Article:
Kenosha’s United Health System to become Froedtert South

Two hospital systems sign letter of intent to expand affiliation

Froedert Hospital

Wauwaotsa-based Froedtert Health has signed a letter of intent to expand its affiliation with Kenosha’s United Hospital System effective Oct. 1.

Under the agreement, United Hospital System, which has campuses in Kenosha and Pleasant Prairie, will adopt the Froedtert & Medical College of Wisconsin brand and will change its name to Froedtert South.

Froedert Hospital.
Froedert Hospital.

The two organizations will also share electronic health records. United Hospital System will continue to operate as a locally-led organization with its own administrative departments, medical group leadership and credentialing.

“Our two health care systems have had a relationship for many years and we share many similar values,” said Catherine Jacobson, president and chief executive officer of Froedtert Health. “Recent discussions about partnering in an Epic (medical record software) implementation led to conversations about a deeper affiliation that would enhance care quality, coordination and better serve patients.”

Ric Schmidt, president, chief executive officer and general counsel of United Hospital System, said the partnership will expand the breadth and depth of health care services available in Kenosha.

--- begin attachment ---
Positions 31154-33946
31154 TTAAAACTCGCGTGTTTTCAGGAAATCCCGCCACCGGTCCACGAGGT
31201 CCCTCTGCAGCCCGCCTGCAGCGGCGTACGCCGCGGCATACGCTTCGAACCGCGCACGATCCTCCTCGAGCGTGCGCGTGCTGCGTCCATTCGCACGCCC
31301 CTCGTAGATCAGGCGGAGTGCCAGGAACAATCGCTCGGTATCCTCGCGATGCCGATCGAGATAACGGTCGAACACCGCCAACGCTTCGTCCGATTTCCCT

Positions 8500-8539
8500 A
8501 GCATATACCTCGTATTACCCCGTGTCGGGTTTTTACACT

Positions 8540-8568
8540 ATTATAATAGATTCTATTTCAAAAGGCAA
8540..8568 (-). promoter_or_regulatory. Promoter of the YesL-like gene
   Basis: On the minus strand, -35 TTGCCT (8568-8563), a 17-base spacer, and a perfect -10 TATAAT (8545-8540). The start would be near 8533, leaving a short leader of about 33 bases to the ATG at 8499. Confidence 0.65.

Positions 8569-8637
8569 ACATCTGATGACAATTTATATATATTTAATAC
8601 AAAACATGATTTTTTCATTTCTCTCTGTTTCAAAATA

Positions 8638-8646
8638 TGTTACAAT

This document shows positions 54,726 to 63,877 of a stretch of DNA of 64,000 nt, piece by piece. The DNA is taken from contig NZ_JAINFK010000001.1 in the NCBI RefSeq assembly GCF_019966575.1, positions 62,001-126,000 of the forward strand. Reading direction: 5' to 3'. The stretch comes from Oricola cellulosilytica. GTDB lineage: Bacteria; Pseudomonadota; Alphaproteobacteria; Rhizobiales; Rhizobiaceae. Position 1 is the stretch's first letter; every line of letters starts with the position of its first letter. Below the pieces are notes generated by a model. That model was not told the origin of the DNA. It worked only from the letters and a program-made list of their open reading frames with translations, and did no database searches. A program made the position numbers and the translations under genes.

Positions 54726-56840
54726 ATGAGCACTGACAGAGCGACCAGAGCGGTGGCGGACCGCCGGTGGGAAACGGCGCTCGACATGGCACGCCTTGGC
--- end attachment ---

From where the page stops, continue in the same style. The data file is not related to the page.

“As the health care landscape continues its dramatic, unpredictable shift, it makes sense to align more closely with an academic medical center partner we already know and trust,” Schmidt said. “This affiliation is designed to support our responsiveness to our patients and our presence in the community.”

The move comes as Milwaukee-based Aurora Health Care continues to expand its presence in Kenosha County. In January, Aurora announced plans for a $130 million medical office building and an outpatient care center west of Interstate 94 in Kenosha.

Froedtert has had a long-standing relationship with United Health, with its CEO serving as a non-voting board member since 2001.

Froedtert Health and United Hospital System have been in discussions about a possible partnership since United lost its 25 percent owner, Wheaton Franciscan Health Care, last summer when Wheaton merged with Ascension Health, Jacobson said.

Jacobson said discussions intensified in January, but were not related to Aurora expansion in the area.

“It’s more of the macro environment,” Jacobson said. “Ric has a good (sense of) what is going on in Kenosha and Kenosha is heating up. Everyone wants to be down there and we have been having strategic conversations, way before Aurora (announced expansion plans), about the United Hospital System of the future.”

Jacobson said both systems are looking at where their strengths are and how specific health care services, such as cancer care, could be added to Kenosha County.

“We’ve done this before,” Jacobson said. “We are an academic medical center that knows how to go into community and bring what we can to differentiate ourselves. This is an extension of our strategy that we have been successful at to date.”

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